Why "Statistical Regression Testing" Matters

There is a class of problems or bugs that have a very small chance of being detected by manual testing or conventional regression testing, simply because they occur only when certain conditions are met. Take as an example a web server farm in which one of the servers is mis-configured or didn’t boot correctly for some reason. A manual test has a 1 in X chance of hitting the bad server, where X is the number of servers in the farm. These are exactly the kind of issues that bedevil us the most, because we may have to repeat it many times before it happens and there seems to be no rhyme or reason to it. In this example, the “rhyme and reason” is the algorithm used by the load balancer to distribute incoming requests.

In a recent project we had the load balancer configured for the default client header size of 2k bytes, which is fine in most cases but in this particular case there was a small percentage of headers that exceeded 2k because of cookie size. The result was an HTTP error that never seemed to occur in manual testing simply because it was statistically uncommon. Only by load testing were we able to consistently generate these errors and eventually discover their cause and fix them by raising the maximum header size in the load balancer.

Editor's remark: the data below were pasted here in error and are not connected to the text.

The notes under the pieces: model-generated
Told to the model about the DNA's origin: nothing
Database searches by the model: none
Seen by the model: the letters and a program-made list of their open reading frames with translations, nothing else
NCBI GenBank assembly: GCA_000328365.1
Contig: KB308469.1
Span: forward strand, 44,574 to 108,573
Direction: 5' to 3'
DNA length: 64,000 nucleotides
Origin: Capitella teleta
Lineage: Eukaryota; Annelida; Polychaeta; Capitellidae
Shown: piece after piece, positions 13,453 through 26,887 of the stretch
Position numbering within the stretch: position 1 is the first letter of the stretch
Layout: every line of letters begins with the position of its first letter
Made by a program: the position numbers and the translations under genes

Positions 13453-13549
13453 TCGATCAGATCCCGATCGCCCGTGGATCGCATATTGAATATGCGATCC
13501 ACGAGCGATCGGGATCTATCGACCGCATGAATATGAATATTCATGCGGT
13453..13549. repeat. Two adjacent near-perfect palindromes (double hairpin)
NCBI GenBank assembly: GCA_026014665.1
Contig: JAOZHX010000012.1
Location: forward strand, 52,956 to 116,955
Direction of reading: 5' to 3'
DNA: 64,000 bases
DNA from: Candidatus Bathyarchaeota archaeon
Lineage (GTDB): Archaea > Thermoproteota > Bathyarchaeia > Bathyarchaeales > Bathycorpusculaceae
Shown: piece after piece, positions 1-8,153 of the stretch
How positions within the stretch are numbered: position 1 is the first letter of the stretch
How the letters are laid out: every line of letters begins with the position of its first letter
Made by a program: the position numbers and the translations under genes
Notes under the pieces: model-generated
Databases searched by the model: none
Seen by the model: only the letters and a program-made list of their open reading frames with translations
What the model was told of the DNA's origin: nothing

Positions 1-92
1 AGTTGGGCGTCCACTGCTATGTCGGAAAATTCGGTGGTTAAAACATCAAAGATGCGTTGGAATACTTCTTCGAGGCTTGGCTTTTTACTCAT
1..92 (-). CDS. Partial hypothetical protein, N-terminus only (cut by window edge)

This is a perfect example of why load testing is critical, not just for measuring performance but for uncovering the kinds of problems that require a large statistical sampling of client instances. The objective is not to cause stress on the system but to throw enough variations at it to make sure bugs like this are not lurking below the surface. We’ve named this “statistical regression testing” because it is a cross between functional and load testing designed to uncover issues that are statistically uncommon.

I’m sure if you think about it you’ll come up with a lot of examples in your own career where statistical regression testing either did help or would have helped. Maybe you let a functional test run all night or got several people to bang on their keyboards at the same time. Or maybe you WERE running a load test when the issue popped up and blamed it on the load testing tool until you discovered otherwise (and yes, you know who you are)!

One reason that load testing is normally done at the end of a sprint or development cycle is that there’s not much point in stressing a system that doesn’t work to begin with. The Catch 22, as you can see, is that you may need to run a load test or a whole lot of functional tests before you can say that it works well enough to stress it. In any case, “statistical regression testing” is just as important as functional and load testing and the risk of releasing bad code goes way down if you employ all three.

We’ll continue to revisit this topic and finding more examples as we go along. The statisticians among us will discover that their knowledge is very critical in determining the kinds of tests to run, and I am not exactly a statistician. But I do admire them, and hope that my understanding of this field will grow over time.

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